This morning is Palm Sunday on Zoom for the third time... DV next year we will be hybrid, and I won't be frantically pinning plastic palm leaves to purple fabric, though if it is either, that will be fine, I am sure.
After a bit of a late panic, when the hard drive on my laptop died, and it spent 24 hours at the laptop hospital, followed by about three hours of installing essential software, it's quite pleasing to be set up and, broadband or Zoom glitches permitting, good to. go.
Looking forward to a multi-voiced amble through Luke's version of events... which has no palms and no anointing, but does have all the essential elements to lead us to Gethsemane.
Last night our Zoom Tech Team went to the hotel for a trial set-up and dry run. The headline is: IT WORKS!
There were some challenges, mostly around broadband, and for the time-being it's an experimental lash-up to test the concept before we spend any money, but it was so much simpler than we had dared hope. Thank you P, L, A and B (some onsite, some online) for your hard work and determination.
We are quite clear that we are moving to hybrid worship, not simply streaming onsite worship to an audience. We are not turning back the clock to March 2020 with cameras, nor are we doing Zurch with a bunch of folk in one room. This is a 'new thing' that embraces the best of the 'old' - not new wine in old skins, but a rather fantastic experimental spritzer maybe!
We know things will go awry. We know we will need to be patient and forgiving. We know that we won't all like everything.
We also know, in so far as we know our hearts, that this is the path in which Jesus is leading us - so, onsite or online, we journey in, together with God.
It's been a while since Sophie joined me to lead worship, but today she was determined to con-celebrate communion. I have a feeling she's a closet Roman Catholic, as she jingled her bell at precisely the right moment!
It was planned a long time ago - a short break to draw breath before Lent. An apartment in Lancaster, and the promise of meet-ups with friends. It was not to be - a week ago I was contacted to say someone I had spent time with, face-to-face, in a cafe, had tested positive for Covid. I checked the rules (for Scotland) which which said that as long as I tested negative I could go - but what if I tested positive once I got there? I decided this was risk not worth taking, so cancelled the trip, losing my money, as it seems the Covid cancellation clauses have all been revoked (fair enough but disappointing). Despite developing some symptoms which prompted me to get a PCR test, I have tested negative every day, so, as it turns out, I could have gone. But I still think it was the right call.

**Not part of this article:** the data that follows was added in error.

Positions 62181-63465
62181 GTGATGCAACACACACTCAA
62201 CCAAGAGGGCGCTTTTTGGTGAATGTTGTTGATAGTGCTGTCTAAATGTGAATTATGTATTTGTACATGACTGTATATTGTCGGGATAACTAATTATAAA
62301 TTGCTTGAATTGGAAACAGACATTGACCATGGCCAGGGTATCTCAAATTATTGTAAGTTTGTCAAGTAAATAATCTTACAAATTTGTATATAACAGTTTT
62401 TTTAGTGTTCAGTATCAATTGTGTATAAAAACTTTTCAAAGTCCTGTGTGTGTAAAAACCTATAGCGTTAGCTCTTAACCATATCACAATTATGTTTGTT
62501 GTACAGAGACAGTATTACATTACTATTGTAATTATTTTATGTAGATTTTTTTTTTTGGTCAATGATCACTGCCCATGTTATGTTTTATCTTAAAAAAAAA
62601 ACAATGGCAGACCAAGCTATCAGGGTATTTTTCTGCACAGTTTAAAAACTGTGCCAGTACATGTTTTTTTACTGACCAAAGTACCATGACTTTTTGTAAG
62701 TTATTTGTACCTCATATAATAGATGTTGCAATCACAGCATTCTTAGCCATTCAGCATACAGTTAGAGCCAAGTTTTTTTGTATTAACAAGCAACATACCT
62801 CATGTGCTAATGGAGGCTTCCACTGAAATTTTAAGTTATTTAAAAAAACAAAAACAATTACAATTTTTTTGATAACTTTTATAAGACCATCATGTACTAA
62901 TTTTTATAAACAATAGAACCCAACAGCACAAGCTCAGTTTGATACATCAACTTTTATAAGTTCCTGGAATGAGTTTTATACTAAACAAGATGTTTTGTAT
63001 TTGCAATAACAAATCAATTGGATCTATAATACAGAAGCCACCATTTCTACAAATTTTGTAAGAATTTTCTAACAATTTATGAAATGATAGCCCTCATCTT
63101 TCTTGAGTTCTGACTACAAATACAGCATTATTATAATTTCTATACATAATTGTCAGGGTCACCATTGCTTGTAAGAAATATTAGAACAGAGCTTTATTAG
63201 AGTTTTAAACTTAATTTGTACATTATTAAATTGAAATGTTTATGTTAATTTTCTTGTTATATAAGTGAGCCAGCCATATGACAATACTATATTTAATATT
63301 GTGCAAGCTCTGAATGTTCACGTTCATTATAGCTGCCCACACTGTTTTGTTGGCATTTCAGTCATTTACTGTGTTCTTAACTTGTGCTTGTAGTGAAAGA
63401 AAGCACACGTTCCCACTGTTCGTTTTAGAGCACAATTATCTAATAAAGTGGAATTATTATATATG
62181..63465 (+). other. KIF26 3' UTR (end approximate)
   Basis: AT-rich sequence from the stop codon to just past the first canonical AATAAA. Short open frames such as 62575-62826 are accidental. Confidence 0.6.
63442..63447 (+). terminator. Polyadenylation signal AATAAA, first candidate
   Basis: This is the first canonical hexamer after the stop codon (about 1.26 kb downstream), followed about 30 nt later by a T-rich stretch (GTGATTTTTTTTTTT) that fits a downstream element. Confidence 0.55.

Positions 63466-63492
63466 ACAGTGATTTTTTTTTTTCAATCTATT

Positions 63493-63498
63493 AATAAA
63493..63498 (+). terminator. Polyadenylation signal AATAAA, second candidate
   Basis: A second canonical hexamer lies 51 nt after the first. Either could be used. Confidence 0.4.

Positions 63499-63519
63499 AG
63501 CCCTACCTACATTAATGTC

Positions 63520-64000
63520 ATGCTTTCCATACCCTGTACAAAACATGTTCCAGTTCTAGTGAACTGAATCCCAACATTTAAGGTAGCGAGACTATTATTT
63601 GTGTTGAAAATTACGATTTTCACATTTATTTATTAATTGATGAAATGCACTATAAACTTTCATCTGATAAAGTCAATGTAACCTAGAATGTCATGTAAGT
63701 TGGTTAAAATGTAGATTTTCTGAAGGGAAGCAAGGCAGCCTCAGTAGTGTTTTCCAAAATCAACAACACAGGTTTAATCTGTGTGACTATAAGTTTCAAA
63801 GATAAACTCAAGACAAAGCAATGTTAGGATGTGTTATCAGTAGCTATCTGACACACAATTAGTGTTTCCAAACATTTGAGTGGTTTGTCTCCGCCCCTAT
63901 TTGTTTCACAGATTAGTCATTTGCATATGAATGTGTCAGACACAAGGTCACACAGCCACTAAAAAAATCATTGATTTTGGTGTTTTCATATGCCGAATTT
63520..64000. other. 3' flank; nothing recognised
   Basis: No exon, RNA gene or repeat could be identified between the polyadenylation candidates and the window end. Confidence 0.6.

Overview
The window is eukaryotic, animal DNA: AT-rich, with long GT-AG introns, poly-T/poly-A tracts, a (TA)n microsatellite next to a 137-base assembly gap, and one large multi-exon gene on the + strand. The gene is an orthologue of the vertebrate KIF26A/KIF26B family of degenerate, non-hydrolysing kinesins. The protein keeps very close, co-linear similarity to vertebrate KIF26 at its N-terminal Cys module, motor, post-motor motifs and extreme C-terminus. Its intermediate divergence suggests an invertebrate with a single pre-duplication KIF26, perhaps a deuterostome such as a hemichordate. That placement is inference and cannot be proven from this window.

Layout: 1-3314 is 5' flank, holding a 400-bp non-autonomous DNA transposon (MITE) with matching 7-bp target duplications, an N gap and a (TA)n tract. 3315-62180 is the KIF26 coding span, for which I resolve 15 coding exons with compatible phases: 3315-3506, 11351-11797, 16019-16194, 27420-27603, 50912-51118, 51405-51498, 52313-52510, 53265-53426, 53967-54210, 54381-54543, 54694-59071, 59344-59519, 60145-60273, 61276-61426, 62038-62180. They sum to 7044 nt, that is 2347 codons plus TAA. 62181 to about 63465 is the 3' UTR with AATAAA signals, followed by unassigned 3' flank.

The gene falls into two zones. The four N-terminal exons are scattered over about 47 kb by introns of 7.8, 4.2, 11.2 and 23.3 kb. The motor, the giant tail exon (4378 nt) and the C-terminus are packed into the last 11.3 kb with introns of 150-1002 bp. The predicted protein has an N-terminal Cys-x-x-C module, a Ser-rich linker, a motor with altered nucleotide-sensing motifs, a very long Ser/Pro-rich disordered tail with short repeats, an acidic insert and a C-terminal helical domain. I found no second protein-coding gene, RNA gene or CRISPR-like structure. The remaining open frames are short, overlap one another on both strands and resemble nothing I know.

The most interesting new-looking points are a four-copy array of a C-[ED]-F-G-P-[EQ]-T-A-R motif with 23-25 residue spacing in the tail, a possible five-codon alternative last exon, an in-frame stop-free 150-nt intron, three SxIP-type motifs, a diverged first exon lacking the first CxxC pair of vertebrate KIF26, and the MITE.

So, a weekend in Glasgow - and general avoidance of people other than a quick food shopping trip and a coffee in a nearly empty cafe on Saturday.
The mural above is in an jitty/ginnnel/alley/land/back/entry near St George's Cross. I found it when I chose to 'follow my nose' rather than my familiar route. I love the vibrant colours and the sense of hope it carries - especially tucked away in a place few will ever see it.
It would have been good to get away, and good to catch up with two sets of friends, but it wasn't to be. As I reflect on world events, I gain valuable perspective - I might not be packing a case to come home from a weekend away, but at least I am not choosing what to pack as I flee for my very life...
Hope is like spring flowers and butterflies painted on a wall in a dingy jitty.